STEM Academy flies high
W-F students complete aviation course
Twelve fifth- and sixth-grade students at the Fremont STEM Academy completed an eight-week course at the EAA Aviation Museum in Oshkosh.
They studied aviation once per week and learned about the history and science behind airplanes, toured the Wittman Regional Airport control tower and EAA’s maintenance hangar, tested their own flying skills on flight simulators, and built radio-control airplanes.
“The board for our charter school wanted a strong aviation influence and wanted the students to see the opportunities possible in the world of aviation,” said Jen Steidtman, the Fremont STEM Academy’s teacher. “Just because we’re a rural district doesn’t mean we shouldn’t set our sights on those things. Our high school has a STEAM (Science, Technology, Engineering, Arts, and Math) program with an aeronautics section, so bringing that tie-in to our students before high school is really important to motivate them about those career choices.”
Tate Blank, an academy sixth grader from Readfield, did not know much about aviation prior to the EAA sessions, but he was enthused about all the activity.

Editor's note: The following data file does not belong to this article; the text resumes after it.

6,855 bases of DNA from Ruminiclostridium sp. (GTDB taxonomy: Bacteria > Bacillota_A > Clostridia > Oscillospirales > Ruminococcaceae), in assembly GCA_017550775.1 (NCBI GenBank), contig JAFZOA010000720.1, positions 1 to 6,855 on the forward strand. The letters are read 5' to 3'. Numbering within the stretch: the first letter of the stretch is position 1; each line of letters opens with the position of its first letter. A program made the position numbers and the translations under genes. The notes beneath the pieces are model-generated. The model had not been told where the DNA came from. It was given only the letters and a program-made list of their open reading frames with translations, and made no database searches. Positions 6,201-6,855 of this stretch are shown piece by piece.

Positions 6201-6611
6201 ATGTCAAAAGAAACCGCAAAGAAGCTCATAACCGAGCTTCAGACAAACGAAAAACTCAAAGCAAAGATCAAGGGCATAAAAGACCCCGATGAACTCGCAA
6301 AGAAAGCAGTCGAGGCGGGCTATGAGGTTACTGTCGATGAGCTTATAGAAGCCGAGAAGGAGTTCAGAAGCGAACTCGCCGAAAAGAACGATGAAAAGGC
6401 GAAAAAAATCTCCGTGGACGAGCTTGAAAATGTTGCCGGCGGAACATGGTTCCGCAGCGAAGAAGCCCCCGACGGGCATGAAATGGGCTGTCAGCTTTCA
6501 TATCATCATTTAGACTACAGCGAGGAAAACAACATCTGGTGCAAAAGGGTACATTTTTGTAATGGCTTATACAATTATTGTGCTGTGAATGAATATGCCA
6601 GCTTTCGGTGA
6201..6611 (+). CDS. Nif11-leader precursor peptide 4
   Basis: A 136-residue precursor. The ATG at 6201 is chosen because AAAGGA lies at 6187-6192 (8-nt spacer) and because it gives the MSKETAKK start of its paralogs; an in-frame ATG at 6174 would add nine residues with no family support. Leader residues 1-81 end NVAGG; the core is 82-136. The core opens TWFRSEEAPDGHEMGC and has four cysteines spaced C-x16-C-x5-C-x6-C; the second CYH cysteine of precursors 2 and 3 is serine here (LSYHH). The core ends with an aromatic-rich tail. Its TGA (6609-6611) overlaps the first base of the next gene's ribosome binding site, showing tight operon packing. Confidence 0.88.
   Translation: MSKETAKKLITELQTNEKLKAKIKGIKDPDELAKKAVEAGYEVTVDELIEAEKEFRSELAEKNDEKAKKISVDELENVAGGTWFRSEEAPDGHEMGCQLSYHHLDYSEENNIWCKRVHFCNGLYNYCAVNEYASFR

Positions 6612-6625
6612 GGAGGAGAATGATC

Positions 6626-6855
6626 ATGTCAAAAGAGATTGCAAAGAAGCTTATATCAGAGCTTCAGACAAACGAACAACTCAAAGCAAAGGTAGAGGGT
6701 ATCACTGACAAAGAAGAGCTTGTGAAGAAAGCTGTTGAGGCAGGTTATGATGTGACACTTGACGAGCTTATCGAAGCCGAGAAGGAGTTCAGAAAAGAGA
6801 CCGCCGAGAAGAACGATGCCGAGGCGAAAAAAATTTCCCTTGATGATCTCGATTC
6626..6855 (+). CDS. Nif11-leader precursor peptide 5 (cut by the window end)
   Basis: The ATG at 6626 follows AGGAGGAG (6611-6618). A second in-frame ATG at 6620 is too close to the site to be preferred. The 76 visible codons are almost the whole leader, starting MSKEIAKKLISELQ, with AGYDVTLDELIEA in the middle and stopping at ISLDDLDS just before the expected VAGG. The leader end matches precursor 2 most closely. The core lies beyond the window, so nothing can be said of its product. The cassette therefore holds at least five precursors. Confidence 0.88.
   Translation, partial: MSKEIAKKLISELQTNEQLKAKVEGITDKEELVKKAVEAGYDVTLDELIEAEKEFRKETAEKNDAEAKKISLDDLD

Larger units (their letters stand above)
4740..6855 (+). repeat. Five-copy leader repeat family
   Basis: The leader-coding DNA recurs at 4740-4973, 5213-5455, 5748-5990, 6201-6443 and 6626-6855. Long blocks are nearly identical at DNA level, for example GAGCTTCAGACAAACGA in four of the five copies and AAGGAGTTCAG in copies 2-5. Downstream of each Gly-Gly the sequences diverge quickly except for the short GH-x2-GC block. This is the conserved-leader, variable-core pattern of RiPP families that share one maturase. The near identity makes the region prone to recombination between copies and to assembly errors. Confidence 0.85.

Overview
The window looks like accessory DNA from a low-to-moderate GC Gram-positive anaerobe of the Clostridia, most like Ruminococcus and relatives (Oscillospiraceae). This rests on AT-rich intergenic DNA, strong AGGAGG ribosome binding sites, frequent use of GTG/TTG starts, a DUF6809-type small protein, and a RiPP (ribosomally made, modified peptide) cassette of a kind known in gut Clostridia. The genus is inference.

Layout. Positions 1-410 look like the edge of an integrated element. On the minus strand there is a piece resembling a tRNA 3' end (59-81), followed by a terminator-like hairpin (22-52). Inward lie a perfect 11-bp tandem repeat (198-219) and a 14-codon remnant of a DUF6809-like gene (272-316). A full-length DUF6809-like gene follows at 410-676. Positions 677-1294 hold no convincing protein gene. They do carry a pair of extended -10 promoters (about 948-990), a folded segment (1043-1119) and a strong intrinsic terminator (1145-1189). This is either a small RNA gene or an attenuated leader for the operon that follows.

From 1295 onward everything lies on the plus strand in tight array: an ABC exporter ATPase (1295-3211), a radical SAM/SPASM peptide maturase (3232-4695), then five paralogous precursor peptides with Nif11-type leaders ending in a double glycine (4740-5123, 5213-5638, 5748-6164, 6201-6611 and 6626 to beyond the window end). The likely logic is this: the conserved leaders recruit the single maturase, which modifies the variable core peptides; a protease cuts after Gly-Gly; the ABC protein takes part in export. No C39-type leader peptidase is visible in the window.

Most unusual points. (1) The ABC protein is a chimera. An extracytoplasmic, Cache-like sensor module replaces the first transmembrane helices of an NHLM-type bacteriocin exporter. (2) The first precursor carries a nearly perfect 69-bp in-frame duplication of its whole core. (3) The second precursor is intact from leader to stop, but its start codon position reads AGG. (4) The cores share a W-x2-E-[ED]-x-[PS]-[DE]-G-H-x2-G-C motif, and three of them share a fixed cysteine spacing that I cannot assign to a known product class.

“The hands-on stuff was the best,” said Blank, as he held his own aircraft design that received an award for best building quality. “In a normal school you’re sitting at a desk all day, but here you’re not.”
STEM Academy, EAA good match
Considering the proximity of Fremont to Oshkosh, the STEM Academy is a good match. The EAA features programming year-round in its Youth Education Center, which opened in July 2022.
“They leave here understanding more about engineering and design than they probably thought they would. And it’s fun to see them link what we’ve learned with things we see elsewhere. They start connecting that with, ‘Hey, we saw that at EAA,’” Steidtman said. “They’re passionate and excited about their hands-on learning and being here has been wonderful.”
The center has attracted students from Wisconsin, Illinois,and Minnesota; there are sessions for homeschooled students as well as regular Saturday sessions for any child in grades six through 12.
Those in-person programs participants can also go on to connect with EAA’s new AeroEducate online program, which has more than 150 youth activities as well as sections for teachers to bring aviation into the classroom. More than 3,000 youth have already registered to participate in the online activities.
“It’s been exciting for us to be able to work with Fremont STEM Academy week after week and utilize so many of our resources with them, including 3D printing, soldering, circuitry, small engines, and building RC airplanes,” said Courtney Condon, one of EAA’s Youth Education Center educators. “We have a lot of fun watching the students grow their interest in aviation and all the career opportunities available, even if they’re not specifically interested in becoming pilots.”